New drug candidates identified in bacteria
Animals, plants, fungi and bacteria – each and every organism carries a whole armoury of chemical compounds that enable it to interact with its environment, attract partners or deter enemies. Bacteria, among the oldest forms of life on earth, contain a host of complex chemical structures, accumulated over millions of years of evolution.
Many of these metabolites have proved highly effective as active ingredients in human medicine. Indeed, around one-third of the medicinal drugs approved today are derived from natural products. This includes most antibiotics.
Unlocking the chemical mysteries of bacteria is, however, not all that easy. The snag is that many types of bacteria are difficult, if not impossible, to cultivate in the laboratory. And, frequently, it is only in tandem with other organisms that they produce natural products that are of interest to medicine.
The application of bioinformatics and modern DNA sequencing methods can significantly expedite the hunt for new active ingredients. Using this approach, a research team led by Jörn Piel, Professor of Microbial Interactions at ETH Zurich, has now discovered a new synthetic pathway for peptide natural products that appears to be widespread in bacteria. Their findings were recently published in the Proceedings of the National Academy of Sciences (PNAS).
Narrowing down the options
It was by combing through vast digital libraries of bacterial genomes that the researchers found what they were looking for. First, they hunted for blueprints of peptides – small protein molecules – and then for the blueprints of enzymes that can modify these peptides. These enzymatic modifications generate complex natural products in the bacteria; many of those products display special activity or added stability.
Since the peptide blueprints characteristic patterns, the researchers were able to use search algorithms to find them. The blueprints for these peptide natural products are stored in compact form in the genome. And right next to this peptide gene is where the genes for the enzymes sit.
“These enzymes function in very different ways, meaning that peptide natural products have huge potential to deliver new active ingredients,” explains Florian Hubrich, one of the lead authors of the study.
From blueprint to natural product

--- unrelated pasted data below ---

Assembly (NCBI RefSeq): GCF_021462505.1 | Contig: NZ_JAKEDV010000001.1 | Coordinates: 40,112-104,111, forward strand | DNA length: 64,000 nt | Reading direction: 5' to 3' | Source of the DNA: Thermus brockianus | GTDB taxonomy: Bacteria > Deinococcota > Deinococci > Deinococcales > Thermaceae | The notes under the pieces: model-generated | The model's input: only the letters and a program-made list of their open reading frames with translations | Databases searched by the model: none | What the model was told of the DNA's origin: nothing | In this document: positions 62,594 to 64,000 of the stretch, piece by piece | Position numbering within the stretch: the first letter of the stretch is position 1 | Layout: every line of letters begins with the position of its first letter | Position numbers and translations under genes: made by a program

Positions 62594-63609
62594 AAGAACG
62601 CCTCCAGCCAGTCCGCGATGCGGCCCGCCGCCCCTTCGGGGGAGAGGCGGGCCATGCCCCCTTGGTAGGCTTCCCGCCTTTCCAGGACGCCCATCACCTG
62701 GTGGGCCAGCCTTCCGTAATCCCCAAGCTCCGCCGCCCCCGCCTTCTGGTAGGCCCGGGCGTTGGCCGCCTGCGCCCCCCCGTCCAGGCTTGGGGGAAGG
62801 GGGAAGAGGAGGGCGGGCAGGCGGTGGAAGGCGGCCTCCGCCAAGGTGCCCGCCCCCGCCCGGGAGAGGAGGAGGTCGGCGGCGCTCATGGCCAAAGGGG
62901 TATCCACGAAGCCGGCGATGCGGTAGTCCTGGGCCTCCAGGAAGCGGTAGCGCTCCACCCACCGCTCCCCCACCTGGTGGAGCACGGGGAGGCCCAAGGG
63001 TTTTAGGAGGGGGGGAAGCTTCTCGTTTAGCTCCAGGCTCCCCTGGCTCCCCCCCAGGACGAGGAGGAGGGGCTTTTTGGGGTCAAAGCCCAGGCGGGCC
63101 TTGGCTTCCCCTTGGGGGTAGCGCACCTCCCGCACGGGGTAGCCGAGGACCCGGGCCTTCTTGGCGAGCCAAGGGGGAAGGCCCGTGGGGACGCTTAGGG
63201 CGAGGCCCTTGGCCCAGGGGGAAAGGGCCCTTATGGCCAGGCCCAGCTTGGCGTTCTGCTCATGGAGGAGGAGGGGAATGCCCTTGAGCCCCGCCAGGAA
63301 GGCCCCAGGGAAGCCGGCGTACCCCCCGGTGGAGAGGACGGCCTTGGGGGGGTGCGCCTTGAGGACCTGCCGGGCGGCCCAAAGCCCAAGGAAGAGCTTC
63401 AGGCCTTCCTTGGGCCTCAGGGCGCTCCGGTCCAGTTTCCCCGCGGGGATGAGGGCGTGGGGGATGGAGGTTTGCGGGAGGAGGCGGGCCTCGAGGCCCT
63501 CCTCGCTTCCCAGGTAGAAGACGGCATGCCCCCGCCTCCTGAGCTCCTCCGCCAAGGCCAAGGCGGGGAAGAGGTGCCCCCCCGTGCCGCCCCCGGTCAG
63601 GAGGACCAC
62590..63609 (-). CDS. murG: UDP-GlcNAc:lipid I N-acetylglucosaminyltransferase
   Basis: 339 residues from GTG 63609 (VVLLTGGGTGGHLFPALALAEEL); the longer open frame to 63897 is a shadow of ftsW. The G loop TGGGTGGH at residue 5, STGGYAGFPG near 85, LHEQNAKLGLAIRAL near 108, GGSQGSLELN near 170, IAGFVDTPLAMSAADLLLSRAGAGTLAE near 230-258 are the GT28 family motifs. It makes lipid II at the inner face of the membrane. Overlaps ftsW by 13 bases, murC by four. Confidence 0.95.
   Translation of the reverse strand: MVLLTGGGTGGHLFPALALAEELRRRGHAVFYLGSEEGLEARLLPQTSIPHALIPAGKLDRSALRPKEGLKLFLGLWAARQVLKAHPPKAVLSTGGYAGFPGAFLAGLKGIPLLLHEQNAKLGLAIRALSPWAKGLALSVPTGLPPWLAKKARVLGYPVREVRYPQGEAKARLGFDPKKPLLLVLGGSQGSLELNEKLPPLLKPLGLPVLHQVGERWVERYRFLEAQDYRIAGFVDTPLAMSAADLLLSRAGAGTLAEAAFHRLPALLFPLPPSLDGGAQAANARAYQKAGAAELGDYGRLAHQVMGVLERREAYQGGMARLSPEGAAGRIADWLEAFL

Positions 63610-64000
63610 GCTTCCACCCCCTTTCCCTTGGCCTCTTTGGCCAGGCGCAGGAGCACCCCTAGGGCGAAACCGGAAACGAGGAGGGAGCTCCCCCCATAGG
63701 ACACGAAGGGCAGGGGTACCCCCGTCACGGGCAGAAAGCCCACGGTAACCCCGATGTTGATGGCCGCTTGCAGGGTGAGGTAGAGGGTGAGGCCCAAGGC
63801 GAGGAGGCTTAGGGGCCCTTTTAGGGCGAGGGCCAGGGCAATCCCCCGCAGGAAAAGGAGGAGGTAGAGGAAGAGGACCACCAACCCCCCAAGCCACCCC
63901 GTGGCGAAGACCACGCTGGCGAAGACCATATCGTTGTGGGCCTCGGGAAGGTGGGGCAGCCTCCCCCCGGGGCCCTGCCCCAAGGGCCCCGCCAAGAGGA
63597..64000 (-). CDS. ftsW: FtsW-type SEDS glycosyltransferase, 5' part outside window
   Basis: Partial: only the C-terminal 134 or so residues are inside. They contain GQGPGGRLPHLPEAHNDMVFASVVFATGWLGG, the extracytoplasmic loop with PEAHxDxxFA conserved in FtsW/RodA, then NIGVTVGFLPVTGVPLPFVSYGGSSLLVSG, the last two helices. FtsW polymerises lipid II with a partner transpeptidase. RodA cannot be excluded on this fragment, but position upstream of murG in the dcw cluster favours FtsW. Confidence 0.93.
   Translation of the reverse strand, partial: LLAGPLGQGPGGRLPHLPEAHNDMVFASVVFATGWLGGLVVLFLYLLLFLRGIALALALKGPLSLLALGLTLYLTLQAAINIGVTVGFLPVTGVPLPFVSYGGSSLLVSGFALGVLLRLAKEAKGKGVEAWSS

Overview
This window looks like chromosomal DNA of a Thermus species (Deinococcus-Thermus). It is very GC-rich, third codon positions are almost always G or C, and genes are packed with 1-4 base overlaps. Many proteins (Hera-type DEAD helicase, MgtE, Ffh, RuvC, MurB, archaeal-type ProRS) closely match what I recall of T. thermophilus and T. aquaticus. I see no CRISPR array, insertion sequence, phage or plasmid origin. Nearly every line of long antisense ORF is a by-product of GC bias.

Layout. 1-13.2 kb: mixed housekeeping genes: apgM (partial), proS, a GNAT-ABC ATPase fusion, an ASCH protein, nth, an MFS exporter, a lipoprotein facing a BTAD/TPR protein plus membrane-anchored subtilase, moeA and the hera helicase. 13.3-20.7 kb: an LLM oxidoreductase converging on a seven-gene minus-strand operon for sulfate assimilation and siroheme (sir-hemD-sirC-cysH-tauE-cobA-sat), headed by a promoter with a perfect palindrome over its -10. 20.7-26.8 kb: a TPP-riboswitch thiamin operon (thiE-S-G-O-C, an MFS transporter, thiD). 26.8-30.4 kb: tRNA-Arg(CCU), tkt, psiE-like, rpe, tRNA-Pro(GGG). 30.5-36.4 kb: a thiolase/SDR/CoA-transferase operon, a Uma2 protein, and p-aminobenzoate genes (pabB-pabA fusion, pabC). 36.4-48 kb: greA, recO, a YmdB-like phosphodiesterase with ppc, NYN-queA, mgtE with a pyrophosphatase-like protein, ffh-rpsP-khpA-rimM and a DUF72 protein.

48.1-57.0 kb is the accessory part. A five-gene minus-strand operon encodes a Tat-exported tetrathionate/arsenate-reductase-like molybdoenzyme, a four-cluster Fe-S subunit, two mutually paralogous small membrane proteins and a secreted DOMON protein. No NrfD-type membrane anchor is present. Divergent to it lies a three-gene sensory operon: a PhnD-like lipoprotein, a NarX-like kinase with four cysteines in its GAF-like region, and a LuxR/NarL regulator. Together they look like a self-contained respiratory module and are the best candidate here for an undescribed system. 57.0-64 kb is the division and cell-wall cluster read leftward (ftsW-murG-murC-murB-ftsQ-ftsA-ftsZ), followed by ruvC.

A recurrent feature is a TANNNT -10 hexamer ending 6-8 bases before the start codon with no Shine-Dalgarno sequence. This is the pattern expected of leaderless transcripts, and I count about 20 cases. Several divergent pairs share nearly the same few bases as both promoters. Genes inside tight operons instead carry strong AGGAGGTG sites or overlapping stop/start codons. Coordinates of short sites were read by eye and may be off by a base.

The genome analyses suggested that the enzymes were the key to discovering a whole new class of natural products. The researchers sorted similar candidates into groups, classified according to the blueprints of the different enzyme types. In the process, they realised that in one of the largest groups the function of the enzymes was still unknown.
For three of the potential natural products from this group, the researchers then conducted lab tests to verify the computer predictions. To this end, they inserted the relevant genes into laboratory bacteria and analysed which substances the microorganisms actually produced. This led to the discovery that members of this new natural product class are ring-shaped peptide molecules with a fatty acid appendage.
Certain lipopeptides – peptides connected to fatty acids – are known to be active ingredients. The antibiotic daptomycin, for example, has a very similar structure. However, the biotech process required to produce this drug is still very complex.
This is because the bacterium in which the antibiotic is produced also generates a number of natural product variants, each with fatty acids of different lengths. Only one of these variants is used as a drug, which must then be purified from the bacterial cells using a complicated process. It is here that Piel sees the biggest benefit of this new class of natural products.
New antibiotic candidates still to be tested
Daptomycin and other lipopeptides are assembled from amino acids in the organism of origin by a giant enzyme specifically responsible for this. These giant enzymes are not easily accessible for genetic engineering purposes. By contrast, the new class of peptide natural products are easier to produce – in a process based on genetically modified bacteria. Moreover, this method can also be used to generate new natural product variants.
In just a few steps, the researchers are able to modify the blueprints of these natural products in order to create “customised” active ingredients. For example, the sequence of amino acids in the peptide backbone can be modified by means of mutations in the corresponding gene. Furthermore, this macro-level genome analysis has identified a host of new enzyme candidates that could be combined with a peptide gene on a modular basis.
The present study describes a total of three enzymes that attach fatty acids of differing chain lengths to a peptide. “Initial experiments show that it is indeed possible to produce these customised lipopeptides in the lab,” says Anna Vagstad, another of the study’s lead authors. The next step will be to investigate the biological activity of this new substance class.
“There’s often minimal financial incentive for pharmaceutical companies to develop new antibiotics,” Vagstad says, “but we researchers can at least take the first step, which is to search for new active ingredients.”